Updated at 12:43 p.m.

A tractor trailer carrying tomatoes overturned on U.S. Route 50 eastbound in Prince George’s County, shutting down all lanes near Lottsford Vista Road in Lanham.

The truck is leaking diesel fuel and at least one person is injured, fire officials said.

Maryland State Police are also on the scene as crews work to pick the truck up off its side and off load material, authorities said. Traffic is being directed to the right shoulder during the clean up.

Authorities said the driver of the tractor trailer was sent to the hospital. His injuries were not considered serious.

Updated at 11:56 a.m.

All runways at Reagan Airport are closed.

Updated at 10:29 a.m.

Metro announced that it will cancel all of its bus service throughout the region for the entire day because of the snow.

Original post at 8 a.m.

Monday morning’s commute had one thing going for it: Fewer people were on the major roadways in the D.C. region as highway crews dealt with freezing rain and snow on roads.

Metrobus shut down its services Monday morning and its door-to-door service for those with disabilities because of the winter storm. And most local bus transportation services were also out of operation for the day. Most schools and the federal government, along with local government and court offices, closed for the day.

The commuter rail lines of VRE and MARC were not operating and Amtrak was running its trains on an abbreviated schedule.

Metro’s rail line was running on time, but authorities there said they were monitoring the situation and would make adjustments as needed. Just before 10 a.m., Metro’s busy Red Line reported a track problem at its Bethesda station but the situation was resolved in less than 10 minutes. Trains briefly shared a track.

With bus service suspended many offices closed, Metro reported light commuter traffic as subway stations during the morning commute stood almost as quiet as museums.

Brian Seelagy, 26, an investment consultant, looked out a window this morning, saw the snow and figured he’d go to work anyway.

It’s a personal choice,” he said, headed into the Courthouse station for a short Orange Line ride to Ballston. Glancing around at the almost empty station, he smiled and said, “I don’t mind this at all.”

Waiting for a Blue Line train at the Rosslyn station,legal secretary Beverly Needham, 41, bound for Alexandria, said, “You’d think I’d be home, right?” But no: “I have a lot of work waiting for me. …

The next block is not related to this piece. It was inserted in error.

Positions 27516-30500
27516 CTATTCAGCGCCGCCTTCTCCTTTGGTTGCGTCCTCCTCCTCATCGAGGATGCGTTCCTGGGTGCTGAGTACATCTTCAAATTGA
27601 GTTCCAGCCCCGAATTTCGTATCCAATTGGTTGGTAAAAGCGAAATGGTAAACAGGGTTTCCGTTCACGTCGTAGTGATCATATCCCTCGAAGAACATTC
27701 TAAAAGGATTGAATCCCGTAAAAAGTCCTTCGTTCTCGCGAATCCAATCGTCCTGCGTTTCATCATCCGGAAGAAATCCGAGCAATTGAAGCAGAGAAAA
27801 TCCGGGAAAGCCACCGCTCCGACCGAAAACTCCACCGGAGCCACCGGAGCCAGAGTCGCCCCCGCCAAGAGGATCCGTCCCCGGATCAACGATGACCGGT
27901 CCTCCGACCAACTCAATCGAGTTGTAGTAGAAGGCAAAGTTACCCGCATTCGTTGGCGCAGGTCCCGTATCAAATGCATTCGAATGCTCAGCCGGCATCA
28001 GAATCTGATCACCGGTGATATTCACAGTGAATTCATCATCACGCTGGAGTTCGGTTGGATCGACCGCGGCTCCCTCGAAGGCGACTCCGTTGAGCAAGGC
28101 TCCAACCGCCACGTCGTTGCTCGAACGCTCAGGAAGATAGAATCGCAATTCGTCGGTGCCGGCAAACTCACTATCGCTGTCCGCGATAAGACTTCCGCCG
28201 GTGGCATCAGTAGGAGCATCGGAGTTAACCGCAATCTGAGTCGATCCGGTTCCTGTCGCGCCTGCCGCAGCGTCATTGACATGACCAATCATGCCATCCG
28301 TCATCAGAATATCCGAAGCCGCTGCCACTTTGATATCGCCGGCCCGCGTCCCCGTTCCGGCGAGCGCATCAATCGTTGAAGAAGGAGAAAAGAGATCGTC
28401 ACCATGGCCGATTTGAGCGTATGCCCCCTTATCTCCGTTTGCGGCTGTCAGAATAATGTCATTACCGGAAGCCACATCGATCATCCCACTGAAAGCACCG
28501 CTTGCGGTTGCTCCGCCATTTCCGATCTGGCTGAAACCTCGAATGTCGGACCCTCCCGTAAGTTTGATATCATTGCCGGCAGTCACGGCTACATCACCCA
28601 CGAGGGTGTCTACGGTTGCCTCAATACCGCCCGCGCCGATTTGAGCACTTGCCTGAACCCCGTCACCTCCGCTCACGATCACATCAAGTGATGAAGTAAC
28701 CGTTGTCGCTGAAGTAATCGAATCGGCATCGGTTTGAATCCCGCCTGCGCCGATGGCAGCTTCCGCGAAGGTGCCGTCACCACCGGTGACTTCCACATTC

“What’s a little snow, right?”

Metro officials said that with the “federal government closed, schools closed, rail traffic is very, very light compared to our normal commute,” said Metro spokeswoman Caroline Laurin.

She said there were a few trains with mechanical problems, “but not a lot.” She said Metro by day’s end expected to see ridership statistics showing far fewer commuters in the system because of the weather.

At the Foggy Bottom station, Dahrain Ranganathan, 25, a public policy student at George Washington University, unwrapped a scarf from around her face, and said, “I had no choice.”

She had a doctor’s appointment she could not afford to miss. “The clinic was open,” she said, headed back home after the 8 a.m appointment. “And there’s $100 cancellation fee associated with it.”

She said: “My main worry was slipping and falling on the ice. But I made it.” Smiling, she added: “And I always have my scarf.”

At the East Falls Church Metro stop, a lone station attendant stood outside on a sidewalk smoking a cigarette and a six-car train headed downtown had only two or three passengers per rail car.

On area roadways, there were no major accidents. Officials said traffic volumes were much lighter than a typical Monday morning, as drivers seem to be heeding warnings to stay off the roads.

Around 8 a.m., Glebe Road in Arlington was shut down in  both directions from Military Road to Chain Bridge Road because of an accident. But otherwise, authorities said there were no major accidents.

Just before 9 a.m., officials at major highway offices said crews were working to spread salt and plow snow and had been helped in some ways by the lighter traffic volumes. But they warned motorists who had to be on the roadways to slow down and leave plenty of space between vehicles because of the icy conditions.

Just before 9 a.m., plows were out on major roadways, officials said, but facing tough conditions as they were dealing with snow on top of ice and sleet. Views of major roadways in Maryland and Virginia from traffic cameras showed little traffic.

“It is still pretty rough going,” said Taran Hutchinson with the Washington Metropolitan Area Transportation Operations Coordination Program. “Luckily the traffic volumes are low so we’re not seeing any big issues.” He said the Capital Beltway and Interstate 66 and Route 50 are plowed, but “slush-covered, as snow is still falling.”

“Even though we are plowing, it is still packed [on roads],” said Hutchinson.

“If you have to be out, stick to the main roads,” he said. “It is probably rougher travel on the bigger interstates.”

At area airports, the snow wrecked havoc on flights. Across the country, about 1,000 flights had been canceled, according to FlightAware. At Ronald Reagan National Airport, about 280 flights were canceled. About 130 flights, were canceled at Baltimore-Washington International Airport and 105 were canceled at Washington Dulles International Airport.

For more transportation-related news, click here, and for more weather updates, follow the Capital Weather Gang.


Paul Duggan and Amy Gardner contributed to this report.